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Redress: ensuring fair and honest treatment for all buyers and sellers

publication date: Oct 14, 2008
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author/source: Gareth Thomas
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redressNew rules to make sure all estate agents in the UK join an approved redress scheme came into force last month. 

The Ombudsman for Estate Agents and the Surveyors Ombudsman Service schemes give buyers and sellers of residential property somewhere to go if they have a legitimate complaint that can’t be resolved without help. 

For most NAEA members the new laws will have little impact. Before the regulations were introduced estate agents in England and Wales already belonged to approved redress schemes in relation to complaints about Home Information Packs (HIPs) and 90 per cent of estate agents in the UK belonged to voluntary schemes, up from 40 per cent in 2004.

Members of voluntary schemes are automatically members of the new approved schemes, but members of HIPs only schemes will have to sign up. Estate agents that have not joined risk repeated fines of £1,000 and could even face a ban from carrying out estate agency work in the future. 

These new laws have been introduced in response to an Office of Fair Trading report into the sector in 2004. The report found that while the industry performed well, estate agents often fell short of consumers’ expectations and that those consumers had very limited opportunity to complain and get compensation. 

Research shows that 21 per cent of sellers and 23 per cent of buyers experience problems with their estate agent. Those problems range quality of service issues to more serious matters such as neglecting to disclose a personal interest or failing to pass on offers promptly and in writing.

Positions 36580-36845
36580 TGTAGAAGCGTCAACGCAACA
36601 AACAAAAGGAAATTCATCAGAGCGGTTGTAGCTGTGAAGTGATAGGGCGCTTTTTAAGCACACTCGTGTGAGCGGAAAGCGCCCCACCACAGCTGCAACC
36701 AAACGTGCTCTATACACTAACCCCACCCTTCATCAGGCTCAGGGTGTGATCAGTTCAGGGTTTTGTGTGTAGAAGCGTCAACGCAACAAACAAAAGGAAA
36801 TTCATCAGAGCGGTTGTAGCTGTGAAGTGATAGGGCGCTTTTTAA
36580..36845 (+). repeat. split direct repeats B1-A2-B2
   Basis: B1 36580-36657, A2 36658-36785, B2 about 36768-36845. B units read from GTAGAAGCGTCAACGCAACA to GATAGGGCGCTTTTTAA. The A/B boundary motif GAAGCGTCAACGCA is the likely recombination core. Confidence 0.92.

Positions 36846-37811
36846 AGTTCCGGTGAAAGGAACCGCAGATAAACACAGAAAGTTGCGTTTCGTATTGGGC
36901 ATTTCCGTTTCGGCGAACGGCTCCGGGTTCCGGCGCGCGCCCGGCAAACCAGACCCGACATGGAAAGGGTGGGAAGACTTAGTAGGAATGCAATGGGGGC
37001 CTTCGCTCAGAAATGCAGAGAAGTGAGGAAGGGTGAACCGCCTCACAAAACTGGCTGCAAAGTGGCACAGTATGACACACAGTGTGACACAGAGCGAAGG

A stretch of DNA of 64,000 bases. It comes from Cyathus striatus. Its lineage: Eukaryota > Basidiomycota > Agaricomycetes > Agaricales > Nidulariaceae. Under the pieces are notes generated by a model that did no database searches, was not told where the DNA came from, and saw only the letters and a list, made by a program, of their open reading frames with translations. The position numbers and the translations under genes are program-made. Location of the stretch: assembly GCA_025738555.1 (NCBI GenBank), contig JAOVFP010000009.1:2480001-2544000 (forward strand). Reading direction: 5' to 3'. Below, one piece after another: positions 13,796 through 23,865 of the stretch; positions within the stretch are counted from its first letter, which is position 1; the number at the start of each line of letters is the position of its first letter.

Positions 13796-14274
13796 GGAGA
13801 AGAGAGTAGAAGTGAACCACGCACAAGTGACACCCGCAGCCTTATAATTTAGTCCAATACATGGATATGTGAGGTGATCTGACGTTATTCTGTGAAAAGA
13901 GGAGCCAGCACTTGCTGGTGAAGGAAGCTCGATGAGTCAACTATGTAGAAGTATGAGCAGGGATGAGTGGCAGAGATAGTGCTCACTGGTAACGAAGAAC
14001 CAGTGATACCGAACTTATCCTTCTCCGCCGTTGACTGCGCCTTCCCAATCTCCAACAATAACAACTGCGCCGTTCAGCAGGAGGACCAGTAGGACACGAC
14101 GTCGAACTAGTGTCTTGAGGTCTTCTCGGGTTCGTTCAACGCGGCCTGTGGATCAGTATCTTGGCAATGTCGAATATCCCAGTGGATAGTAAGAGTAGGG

In addition to providing consumers with access to redress, the schemes will help protect consumers from unfair practices by passing on information to enforcers when they come across serious misconduct. But it isn’t just unhappy consumers that will benefit from the new rules. 

Compulsory membership of an ombudsman scheme should raise standards of service across the industry and help to create a level playing field with fewer rogue estate agents. The laws should mean that the reputation of honest, wellrun businesses will not be damaged by the actions of the irresponsible few. 

Both ombudsman schemes are independent and impartial, which means that if you do have a dispute with a client, it can be sorted out without going to the courts, saving you money. 

Further changes to estate agents’ legislation also took place last month. Measures providing enforcers with increased entry and inspection powers, and the Office of Fair Trading with increased grounds to issue warning and prohibition orders, also came into force on 1 October 2008. Additional provisions in 2009 will require estate agents to make and keep records of transactions including offer letters. 

Estate agents play a key role in bringing together buyers and sellers in the housing market. In fact over 90 per cent of people buying and selling a home in England and Wales use an estate agent. 

But the regulation of estate agents has not been effective enough in the past. The new laws should mean that when people make one of the biggest purchases of their lives they are sure they will be treated fairly and honestly. Which can only be good news for everyone.